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Japanese Zen Monks

Japanese Zen Monks

"The shakuhachi flute is traditionally made of bamboo, but versions now exist in ABS and hardwoods. It was used by the monks of the Fuke school of Zen Buddhism in the practice of suizen  (blowing meditation).  Originally introduced from China into Japan in the 8th century and underwent a resurgence in the early Edo Period."  http://www.youtube.com/watch?v=tGLACie61-Q

"The shakuhachi flute is traditionally made of bamboo, but versions now exist in ABS and hardwoods. It was used by the monks of the Fuke school of Zen Buddhism in the practice of suizen (blowing meditation). Originally introduced from China into Japan in the 8th century and underwent a resurgence in the early Edo Period." http://www.youtube.com/watch?v=tGLACie61-Q

The "bib" worn by the Japanese monk is a rakusu, a garment unique to the Zen school that may have originated among Ch'an monks in China sometime after the T'ang Dynasty. Generally in Zen, the rakusu may be worn by all monks and priests, as well as laypeople who have received jukai ordination. The monks' straw hat is worn to partly cover his face during the alms ritual, or takahatsu, so that he and those who give him alms do not see each others' faces. This represents the perfection of giving…

The "bib" worn by the Japanese monk is a rakusu, a garment unique to the Zen school that may have originated among Ch'an monks in China sometime after the T'ang Dynasty. Generally in Zen, the rakusu may be worn by all monks and priests, as well as laypeople who have received jukai ordination. The monks' straw hat is worn to partly cover his face during the alms ritual, or takahatsu, so that he and those who give him alms do not see each others' faces. This represents the perfection of giving…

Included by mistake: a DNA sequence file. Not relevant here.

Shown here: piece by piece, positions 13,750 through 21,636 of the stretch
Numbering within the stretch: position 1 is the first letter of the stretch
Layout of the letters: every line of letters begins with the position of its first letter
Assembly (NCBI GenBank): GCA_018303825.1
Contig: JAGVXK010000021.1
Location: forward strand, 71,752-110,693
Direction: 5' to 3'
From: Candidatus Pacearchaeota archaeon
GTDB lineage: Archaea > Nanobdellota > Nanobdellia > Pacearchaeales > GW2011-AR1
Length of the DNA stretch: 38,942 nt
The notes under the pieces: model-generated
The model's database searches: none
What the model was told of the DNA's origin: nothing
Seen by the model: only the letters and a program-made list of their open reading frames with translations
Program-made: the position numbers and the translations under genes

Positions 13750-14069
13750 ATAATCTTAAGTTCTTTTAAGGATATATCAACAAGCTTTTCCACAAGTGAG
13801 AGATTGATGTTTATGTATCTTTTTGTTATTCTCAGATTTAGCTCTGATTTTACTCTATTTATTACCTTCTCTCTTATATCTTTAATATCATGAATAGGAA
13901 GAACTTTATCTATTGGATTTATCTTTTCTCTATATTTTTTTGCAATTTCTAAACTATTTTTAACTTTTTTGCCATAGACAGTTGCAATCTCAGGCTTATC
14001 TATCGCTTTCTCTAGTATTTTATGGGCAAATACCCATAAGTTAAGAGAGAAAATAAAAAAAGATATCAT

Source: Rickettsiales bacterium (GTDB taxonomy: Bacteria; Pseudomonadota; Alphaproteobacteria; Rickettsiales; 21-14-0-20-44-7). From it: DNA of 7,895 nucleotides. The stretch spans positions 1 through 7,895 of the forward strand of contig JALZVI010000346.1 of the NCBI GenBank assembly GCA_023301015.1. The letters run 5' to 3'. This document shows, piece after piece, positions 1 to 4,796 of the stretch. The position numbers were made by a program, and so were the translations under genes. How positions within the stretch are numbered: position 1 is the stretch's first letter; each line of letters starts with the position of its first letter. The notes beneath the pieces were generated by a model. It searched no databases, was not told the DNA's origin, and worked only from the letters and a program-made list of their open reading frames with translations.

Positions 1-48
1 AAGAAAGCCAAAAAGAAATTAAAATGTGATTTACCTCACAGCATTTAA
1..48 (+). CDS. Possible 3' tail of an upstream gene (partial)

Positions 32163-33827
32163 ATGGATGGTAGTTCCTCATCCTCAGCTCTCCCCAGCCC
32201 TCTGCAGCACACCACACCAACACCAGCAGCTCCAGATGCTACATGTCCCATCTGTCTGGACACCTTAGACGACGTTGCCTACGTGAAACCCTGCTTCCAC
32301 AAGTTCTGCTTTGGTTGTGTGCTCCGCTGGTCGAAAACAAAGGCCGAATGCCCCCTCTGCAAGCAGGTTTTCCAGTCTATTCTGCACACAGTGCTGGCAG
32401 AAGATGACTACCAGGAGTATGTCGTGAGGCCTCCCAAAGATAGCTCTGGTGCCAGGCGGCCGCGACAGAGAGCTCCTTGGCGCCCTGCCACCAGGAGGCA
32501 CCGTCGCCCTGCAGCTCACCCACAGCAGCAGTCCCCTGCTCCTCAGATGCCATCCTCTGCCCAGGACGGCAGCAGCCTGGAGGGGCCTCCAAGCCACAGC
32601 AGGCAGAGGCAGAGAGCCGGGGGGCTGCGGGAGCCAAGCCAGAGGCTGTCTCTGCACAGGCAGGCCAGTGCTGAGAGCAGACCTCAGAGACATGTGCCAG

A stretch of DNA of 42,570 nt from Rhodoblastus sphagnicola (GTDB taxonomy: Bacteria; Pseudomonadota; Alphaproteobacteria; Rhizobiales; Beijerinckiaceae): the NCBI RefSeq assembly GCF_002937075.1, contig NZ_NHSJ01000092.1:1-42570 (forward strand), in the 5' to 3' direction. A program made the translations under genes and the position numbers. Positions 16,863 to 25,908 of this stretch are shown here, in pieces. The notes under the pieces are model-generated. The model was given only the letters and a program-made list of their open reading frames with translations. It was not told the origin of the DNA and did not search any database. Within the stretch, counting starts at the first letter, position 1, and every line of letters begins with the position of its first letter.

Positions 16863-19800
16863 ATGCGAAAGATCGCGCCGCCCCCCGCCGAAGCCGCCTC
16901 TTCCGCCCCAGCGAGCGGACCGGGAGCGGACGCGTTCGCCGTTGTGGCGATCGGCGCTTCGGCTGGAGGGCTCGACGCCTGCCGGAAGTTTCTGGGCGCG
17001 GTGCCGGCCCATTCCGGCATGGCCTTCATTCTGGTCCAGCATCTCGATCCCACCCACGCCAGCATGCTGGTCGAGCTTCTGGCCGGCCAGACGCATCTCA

Japan - Komuso monk with shakuhachi flute and basket hat

Japan - Komuso monk with shakuhachi flute and basket hat

lostsiddhartha:  Komusō (虚無僧): “priest of nothingness” / “monk of emptiness”.  Japan

lostsiddhartha: Komusō (虚無僧): “priest of nothingness” / “monk of emptiness”. Japan

Komuso “Basket” monks -  A Komusō (虚無僧) was a Japanese monk during the Edo period. Komusō were characterised by the straw basket (Tengai) worn on the head, manifesting the absence of specific ego. They are also known for playing solo pieces on the Shakuhachi flute. The Japanese government introduced reforms after the Edo period, abolishing the sect: Komusō means ”priest of nothingness” or “monk of emptiness” - Zen

Komuso “Basket” monks - A Komusō (虚無僧) was a Japanese monk during the Edo period. Komusō were characterised by the straw basket (Tengai) worn on the head, manifesting the absence of specific ego. They are also known for playing solo pieces on the Shakuhachi flute. The Japanese government introduced reforms after the Edo period, abolishing the sect: Komusō means ”priest of nothingness” or “monk of emptiness” - Zen

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